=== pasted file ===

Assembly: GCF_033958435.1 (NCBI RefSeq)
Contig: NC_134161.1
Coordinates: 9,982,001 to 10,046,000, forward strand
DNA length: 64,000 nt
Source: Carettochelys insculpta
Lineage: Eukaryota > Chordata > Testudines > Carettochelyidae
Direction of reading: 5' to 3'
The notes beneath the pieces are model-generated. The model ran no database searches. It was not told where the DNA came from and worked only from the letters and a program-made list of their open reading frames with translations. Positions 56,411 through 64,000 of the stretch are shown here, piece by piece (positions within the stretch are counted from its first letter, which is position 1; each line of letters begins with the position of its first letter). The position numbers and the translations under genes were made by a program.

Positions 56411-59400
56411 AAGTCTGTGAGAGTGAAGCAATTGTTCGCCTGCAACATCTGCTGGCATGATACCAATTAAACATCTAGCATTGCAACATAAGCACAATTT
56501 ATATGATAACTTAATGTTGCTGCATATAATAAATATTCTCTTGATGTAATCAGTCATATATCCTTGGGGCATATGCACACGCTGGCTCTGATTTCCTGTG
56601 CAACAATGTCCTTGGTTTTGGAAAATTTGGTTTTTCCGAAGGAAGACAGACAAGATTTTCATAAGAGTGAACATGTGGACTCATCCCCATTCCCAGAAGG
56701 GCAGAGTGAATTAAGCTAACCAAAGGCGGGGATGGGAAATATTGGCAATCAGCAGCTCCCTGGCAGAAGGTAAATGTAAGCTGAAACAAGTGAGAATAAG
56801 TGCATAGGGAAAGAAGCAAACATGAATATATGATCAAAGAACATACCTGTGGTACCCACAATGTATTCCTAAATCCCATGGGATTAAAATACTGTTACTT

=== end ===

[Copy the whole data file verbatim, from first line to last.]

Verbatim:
Assembly: GCF_033958435.1 (NCBI RefSeq)
Contig: NC_134161.1
Coordinates: 9,982,001 to 10,046,000, forward strand
DNA length: 64,000 nt
Source: Carettochelys insculpta
Lineage: Eukaryota > Chordata > Testudines > Carettochelyidae
Direction of reading: 5' to 3'
The notes beneath the pieces are model-generated. The model ran no database searches. It was not told where the DNA came from and worked only from the letters and a program-made list of their open reading frames with translations. Positions 56,411 through 64,000 of the stretch are shown here, piece by piece (positions within the stretch are counted from its first letter, which is position 1; each line of letters begins with the position of its first letter). The position numbers and the translations under genes were made by a program.

Positions 56411-59400
56411 AAGTCTGTGAGAGTGAAGCAATTGTTCGCCTGCAACATCTGCTGGCATGATACCAATTAAACATCTAGCATTGCAACATAAGCACAATTT
56501 ATATGATAACTTAATGTTGCTGCATATAATAAATATTCTCTTGATGTAATCAGTCATATATCCTTGGGGCATATGCACACGCTGGCTCTGATTTCCTGTG
56601 CAACAATGTCCTTGGTTTTGGAAAATTTGGTTTTTCCGAAGGAAGACAGACAAGATTTTCATAAGAGTGAACATGTGGACTCATCCCCATTCCCAGAAGG
56701 GCAGAGTGAATTAAGCTAACCAAAGGCGGGGATGGGAAATATTGGCAATCAGCAGCTCCCTGGCAGAAGGTAAATGTAAGCTGAAACAAGTGAGAATAAG
56801 TGCATAGGGAAAGAAGCAAACATGAATATATGATCAAAGAACATACCTGTGGTACCCACAATGTATTCCTAAATCCCATGGGATTAAAATACTGTTACTT